Indeed, so convincing is the waiter as a waiter that he comes to see himself as, well, a waiter. He thus blinds himself to the existential fact that he is utterly free to choose a different role. This malady, mind you, is not limited to the profession of waiters. Take my own job. Yesterday, I taught a couple of classes at my university. Winding and weaving my way between desks and blackboard, I see myself as a professor. In fact, I’ve seen myself as a professor for nearly thirty years. This long-running performance has become the person, and while the reviews have varied over the years, my conviction that I am a professor has not.
The crucial point, for Sartre, is not that I am lying to others about my identity as a professor. Instead, I continue to act as if I am nothing more or less than a professor. If I were to accept the radical freedom that defines my original state, I must also accept the angst that accompanies it. Like someone standing at the edge of a cliff, overcome by the vertigo that comes not with the realization that I might fall, but instead that I am free to leap, so too with standing at the front of my class. Dizzied by the knowledge that I am free to leap out of my role as professor, I flee this prospect all the while wrapping myself even more securely in my jargon and job definition.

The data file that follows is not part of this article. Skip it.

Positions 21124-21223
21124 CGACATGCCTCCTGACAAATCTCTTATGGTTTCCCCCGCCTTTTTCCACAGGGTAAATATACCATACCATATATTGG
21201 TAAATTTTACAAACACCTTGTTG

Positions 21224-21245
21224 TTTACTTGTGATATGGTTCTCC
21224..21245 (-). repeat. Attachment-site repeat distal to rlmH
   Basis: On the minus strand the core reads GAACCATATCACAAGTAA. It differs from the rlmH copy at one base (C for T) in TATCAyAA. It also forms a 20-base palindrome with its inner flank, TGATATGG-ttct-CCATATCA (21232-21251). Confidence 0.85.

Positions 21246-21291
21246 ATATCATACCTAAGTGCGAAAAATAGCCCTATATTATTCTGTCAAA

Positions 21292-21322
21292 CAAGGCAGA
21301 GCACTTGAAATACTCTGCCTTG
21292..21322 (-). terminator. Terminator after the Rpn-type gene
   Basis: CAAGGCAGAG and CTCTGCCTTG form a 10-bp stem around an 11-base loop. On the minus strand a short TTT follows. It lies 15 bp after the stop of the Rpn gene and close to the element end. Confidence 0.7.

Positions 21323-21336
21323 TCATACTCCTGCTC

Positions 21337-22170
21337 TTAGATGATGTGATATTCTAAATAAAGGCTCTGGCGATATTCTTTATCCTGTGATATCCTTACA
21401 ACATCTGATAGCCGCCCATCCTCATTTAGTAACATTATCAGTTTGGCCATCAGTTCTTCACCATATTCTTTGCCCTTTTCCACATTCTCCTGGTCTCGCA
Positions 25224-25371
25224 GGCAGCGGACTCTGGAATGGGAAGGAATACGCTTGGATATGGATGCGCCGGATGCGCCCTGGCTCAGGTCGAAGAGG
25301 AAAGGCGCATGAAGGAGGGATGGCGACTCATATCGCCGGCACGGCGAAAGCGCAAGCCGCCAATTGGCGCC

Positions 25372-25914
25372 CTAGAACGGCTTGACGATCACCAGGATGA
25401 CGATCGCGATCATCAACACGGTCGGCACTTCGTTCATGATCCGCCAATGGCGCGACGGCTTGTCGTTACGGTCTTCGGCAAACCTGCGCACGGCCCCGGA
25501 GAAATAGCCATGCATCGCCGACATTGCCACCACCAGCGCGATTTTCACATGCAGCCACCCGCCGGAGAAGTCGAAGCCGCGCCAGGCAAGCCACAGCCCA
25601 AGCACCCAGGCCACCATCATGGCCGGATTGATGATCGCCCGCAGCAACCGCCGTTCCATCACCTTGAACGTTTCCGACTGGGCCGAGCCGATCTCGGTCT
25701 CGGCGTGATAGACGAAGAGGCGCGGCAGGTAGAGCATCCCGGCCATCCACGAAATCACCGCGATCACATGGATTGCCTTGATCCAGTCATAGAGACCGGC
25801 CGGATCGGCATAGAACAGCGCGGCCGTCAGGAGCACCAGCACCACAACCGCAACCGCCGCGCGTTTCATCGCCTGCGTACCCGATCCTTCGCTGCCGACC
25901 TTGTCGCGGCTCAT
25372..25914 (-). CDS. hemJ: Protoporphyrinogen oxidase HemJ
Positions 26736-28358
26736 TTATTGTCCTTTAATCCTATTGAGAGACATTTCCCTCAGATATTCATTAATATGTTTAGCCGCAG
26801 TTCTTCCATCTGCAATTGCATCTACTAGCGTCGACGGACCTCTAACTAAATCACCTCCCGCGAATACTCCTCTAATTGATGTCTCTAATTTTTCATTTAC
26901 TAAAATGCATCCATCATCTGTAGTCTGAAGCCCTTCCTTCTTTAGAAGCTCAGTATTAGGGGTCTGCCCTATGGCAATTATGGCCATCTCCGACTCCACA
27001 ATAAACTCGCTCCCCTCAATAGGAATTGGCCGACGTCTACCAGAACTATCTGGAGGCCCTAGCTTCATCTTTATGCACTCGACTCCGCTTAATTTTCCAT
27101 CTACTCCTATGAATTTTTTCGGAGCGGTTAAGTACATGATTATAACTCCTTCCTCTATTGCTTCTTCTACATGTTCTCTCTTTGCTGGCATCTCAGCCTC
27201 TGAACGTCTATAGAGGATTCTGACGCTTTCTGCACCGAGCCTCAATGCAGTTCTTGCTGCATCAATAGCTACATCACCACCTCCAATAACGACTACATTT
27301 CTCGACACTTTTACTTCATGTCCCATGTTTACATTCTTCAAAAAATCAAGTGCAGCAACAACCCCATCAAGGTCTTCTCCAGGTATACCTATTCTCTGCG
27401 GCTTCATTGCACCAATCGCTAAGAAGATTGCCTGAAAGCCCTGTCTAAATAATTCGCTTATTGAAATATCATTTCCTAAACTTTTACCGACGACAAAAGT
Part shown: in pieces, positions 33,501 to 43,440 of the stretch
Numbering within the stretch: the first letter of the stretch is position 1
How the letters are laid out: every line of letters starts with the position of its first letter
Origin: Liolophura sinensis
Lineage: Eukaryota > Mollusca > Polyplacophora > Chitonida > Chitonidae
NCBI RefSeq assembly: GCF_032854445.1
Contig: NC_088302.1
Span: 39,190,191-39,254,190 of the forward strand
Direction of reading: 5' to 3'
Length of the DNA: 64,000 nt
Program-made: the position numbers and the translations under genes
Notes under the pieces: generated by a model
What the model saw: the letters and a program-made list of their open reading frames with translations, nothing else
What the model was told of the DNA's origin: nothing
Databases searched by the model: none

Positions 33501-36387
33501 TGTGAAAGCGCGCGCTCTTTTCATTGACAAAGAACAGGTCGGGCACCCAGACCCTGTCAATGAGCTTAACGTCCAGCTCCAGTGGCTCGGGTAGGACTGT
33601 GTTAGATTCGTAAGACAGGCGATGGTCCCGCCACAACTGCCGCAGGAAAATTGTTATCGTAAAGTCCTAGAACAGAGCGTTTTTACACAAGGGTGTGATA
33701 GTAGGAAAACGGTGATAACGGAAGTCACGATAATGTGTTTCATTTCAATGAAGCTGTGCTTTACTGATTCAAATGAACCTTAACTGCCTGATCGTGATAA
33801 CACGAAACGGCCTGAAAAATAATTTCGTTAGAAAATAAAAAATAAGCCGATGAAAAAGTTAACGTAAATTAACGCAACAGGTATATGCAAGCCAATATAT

No matter how fast I flee, however, the shadow of bad faith easily keeps pace. Just yesterday, a student reminded me after class that she would miss two weeks because she was going to Germany for Oktoberfest. When she first told me at the start of the semester, I distractedly thanked her for the warning. But now, thinking how silly a reason this was to skip four classes, I went into professorial high dudgeon. I told the student that I would not renege on my original consent, but that I found her excuse to be largely inexcusable. With that, the deflated and defeated student turned around and left the room.
As I watched her leave, I felt uneasy with myself. Did I need to be so short with her, especially as I had already given her my permission? Whatever my reason, I acted in bad faith — not because, as the late philosopher Robert Solomon pointed out, I lied to myself, but instead because I was unwilling to do anything about it. I could have called the student back and found a different and kinder way to express my disappointment, but I didn’t. Confronted by the question, “What should I do now,” I did not leap, but instead fell back into the rationalization that what was done was done. Quite simply, I refused to entertain the primordial questions of what I could have done and who I really am.